The Hunt

tunnelgirl

When I need an escape, I find refuge in thrift store shopping, imagining the people as animals foraging with the same goal in mind:  to find that unique item to return to their nest, a slice of magic that will calm their prowl. The customers flit around me some traveling in packs while others are lone wolves on the hunt. Some are injured trying to find a slice of solace that will feed their soul while others simply prance about laughing in the sunshine of a good bargain.  The young mama bear searching to clothe her offspring who plays hide and seek beneath the hanging garments, grateful for the diversion and the innocence that her cub enjoys. But there’s no mistaking the primal protection in her darting eyes which signal the others that she has a history of being very aware of any predators in her midst.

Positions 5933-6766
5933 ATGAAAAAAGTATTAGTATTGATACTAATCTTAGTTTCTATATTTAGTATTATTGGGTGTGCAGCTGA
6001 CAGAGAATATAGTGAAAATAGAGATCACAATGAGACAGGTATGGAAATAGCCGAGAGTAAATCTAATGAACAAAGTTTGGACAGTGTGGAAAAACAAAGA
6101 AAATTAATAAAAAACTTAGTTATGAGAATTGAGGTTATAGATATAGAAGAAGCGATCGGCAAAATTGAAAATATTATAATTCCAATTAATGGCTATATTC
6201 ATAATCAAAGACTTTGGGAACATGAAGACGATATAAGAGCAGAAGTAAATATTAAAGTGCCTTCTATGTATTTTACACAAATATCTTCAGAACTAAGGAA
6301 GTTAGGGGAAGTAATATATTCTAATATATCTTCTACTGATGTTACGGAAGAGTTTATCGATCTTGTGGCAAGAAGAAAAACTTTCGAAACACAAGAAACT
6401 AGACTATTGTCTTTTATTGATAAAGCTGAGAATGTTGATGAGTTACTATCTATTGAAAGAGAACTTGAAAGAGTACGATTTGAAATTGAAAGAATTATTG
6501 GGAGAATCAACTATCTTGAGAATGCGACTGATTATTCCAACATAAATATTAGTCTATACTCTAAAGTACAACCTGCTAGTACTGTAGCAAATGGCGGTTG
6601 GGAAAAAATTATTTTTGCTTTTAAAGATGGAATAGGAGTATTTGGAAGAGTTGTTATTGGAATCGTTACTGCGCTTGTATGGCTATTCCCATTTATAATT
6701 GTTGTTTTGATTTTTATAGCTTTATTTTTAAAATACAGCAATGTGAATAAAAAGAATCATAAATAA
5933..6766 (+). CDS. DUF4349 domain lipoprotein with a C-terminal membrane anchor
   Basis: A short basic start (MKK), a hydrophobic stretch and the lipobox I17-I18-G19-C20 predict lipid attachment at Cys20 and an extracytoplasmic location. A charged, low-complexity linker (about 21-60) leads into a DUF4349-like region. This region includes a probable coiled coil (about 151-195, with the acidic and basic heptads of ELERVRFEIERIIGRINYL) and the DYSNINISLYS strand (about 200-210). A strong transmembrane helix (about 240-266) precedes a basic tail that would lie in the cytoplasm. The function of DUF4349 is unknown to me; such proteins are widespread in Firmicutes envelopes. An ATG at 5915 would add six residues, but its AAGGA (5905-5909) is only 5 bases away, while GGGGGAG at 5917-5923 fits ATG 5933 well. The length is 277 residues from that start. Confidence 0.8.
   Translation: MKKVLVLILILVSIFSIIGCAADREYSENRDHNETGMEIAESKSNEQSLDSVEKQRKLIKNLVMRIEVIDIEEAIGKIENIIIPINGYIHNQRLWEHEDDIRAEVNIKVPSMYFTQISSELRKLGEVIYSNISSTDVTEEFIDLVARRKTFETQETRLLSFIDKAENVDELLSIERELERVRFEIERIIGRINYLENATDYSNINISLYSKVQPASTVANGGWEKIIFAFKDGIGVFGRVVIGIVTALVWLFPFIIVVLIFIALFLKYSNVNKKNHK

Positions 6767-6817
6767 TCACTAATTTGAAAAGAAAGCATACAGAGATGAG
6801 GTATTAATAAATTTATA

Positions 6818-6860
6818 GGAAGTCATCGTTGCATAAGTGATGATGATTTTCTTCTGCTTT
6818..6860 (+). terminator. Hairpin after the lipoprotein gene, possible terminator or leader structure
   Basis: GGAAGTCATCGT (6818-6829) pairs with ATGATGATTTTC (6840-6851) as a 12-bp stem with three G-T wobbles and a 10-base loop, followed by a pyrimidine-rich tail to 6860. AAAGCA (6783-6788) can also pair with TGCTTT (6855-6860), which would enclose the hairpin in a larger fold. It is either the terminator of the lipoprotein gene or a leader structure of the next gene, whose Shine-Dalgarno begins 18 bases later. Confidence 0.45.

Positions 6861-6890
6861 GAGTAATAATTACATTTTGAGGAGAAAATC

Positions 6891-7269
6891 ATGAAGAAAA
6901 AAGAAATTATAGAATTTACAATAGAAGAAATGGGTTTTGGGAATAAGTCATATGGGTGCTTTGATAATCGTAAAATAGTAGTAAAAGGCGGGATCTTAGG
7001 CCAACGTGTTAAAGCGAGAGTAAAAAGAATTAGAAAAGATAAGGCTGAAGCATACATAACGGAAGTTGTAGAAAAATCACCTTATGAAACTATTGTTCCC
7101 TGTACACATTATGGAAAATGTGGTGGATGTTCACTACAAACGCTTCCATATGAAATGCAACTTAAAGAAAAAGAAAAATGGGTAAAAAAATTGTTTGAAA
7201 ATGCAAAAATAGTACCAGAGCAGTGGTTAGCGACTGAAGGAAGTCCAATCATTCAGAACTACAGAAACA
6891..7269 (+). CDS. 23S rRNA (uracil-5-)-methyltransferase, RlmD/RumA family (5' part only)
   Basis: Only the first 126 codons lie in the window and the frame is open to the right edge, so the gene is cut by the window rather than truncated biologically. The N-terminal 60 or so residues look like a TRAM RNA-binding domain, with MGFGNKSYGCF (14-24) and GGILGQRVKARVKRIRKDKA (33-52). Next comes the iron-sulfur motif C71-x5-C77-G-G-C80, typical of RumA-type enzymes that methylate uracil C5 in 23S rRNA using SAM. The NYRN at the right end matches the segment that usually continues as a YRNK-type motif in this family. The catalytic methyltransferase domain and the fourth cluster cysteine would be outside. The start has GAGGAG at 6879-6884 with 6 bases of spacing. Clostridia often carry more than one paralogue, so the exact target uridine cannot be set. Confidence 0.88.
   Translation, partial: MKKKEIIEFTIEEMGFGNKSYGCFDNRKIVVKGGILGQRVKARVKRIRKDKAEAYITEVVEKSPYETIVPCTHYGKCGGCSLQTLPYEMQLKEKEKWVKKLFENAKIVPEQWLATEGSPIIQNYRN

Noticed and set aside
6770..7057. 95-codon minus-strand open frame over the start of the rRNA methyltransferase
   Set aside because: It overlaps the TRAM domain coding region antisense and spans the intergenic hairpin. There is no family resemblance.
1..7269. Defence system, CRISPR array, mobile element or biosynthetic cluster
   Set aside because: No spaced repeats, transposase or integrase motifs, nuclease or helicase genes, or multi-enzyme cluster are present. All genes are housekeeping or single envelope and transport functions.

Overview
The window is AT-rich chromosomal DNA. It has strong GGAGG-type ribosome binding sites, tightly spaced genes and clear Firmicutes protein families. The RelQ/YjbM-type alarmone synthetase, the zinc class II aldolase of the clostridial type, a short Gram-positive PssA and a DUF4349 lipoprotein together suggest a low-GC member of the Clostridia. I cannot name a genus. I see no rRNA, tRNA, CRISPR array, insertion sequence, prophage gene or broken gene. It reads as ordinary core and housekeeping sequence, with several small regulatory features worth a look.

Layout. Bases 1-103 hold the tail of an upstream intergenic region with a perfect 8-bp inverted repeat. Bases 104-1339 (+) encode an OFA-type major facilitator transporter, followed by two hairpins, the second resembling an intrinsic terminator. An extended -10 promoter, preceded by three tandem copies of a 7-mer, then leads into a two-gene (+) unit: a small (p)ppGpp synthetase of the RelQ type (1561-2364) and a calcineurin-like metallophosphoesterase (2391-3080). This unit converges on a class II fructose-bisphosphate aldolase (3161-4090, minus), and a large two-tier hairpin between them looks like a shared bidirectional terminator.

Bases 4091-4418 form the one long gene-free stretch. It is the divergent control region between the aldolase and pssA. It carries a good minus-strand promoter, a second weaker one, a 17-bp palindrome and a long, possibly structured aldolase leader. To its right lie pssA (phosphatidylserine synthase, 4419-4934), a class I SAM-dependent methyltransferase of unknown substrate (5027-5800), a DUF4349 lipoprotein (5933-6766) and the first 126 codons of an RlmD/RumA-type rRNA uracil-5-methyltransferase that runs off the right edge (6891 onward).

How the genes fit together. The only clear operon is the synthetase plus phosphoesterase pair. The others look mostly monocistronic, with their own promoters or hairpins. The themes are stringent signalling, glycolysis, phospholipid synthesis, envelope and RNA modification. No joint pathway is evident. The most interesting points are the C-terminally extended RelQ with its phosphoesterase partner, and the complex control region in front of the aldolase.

The white haired, stooped older mammals, like wise owls, gather around the books and lose themselves in the warm bask of a good story.  Other animals remind me of what happens when left in the wild too long.  The ripple effect of bad decisions, sometimes forced bad decisions, play across their face, crawl up their spines and lay heavy on their stooped shoulders; their empty eyes lost in a forest of numbing apathy and useless regret.  There are others still, rejuvenated, primping, strutting as they enhance their plumage barking, chattering, cooing while others plod through this forest, worn and tired, simply trying, practically and matter-of-factly, to gather the necessities for the cold winter ahead.

I relish in the anonymity that my “nature” place provides.  I go unnoticed among the herd as I pick through the sticks that line my own nest and draw comfort in being surrounded by others who unknowingly carry inside them a tiny piece that looks a lot like me

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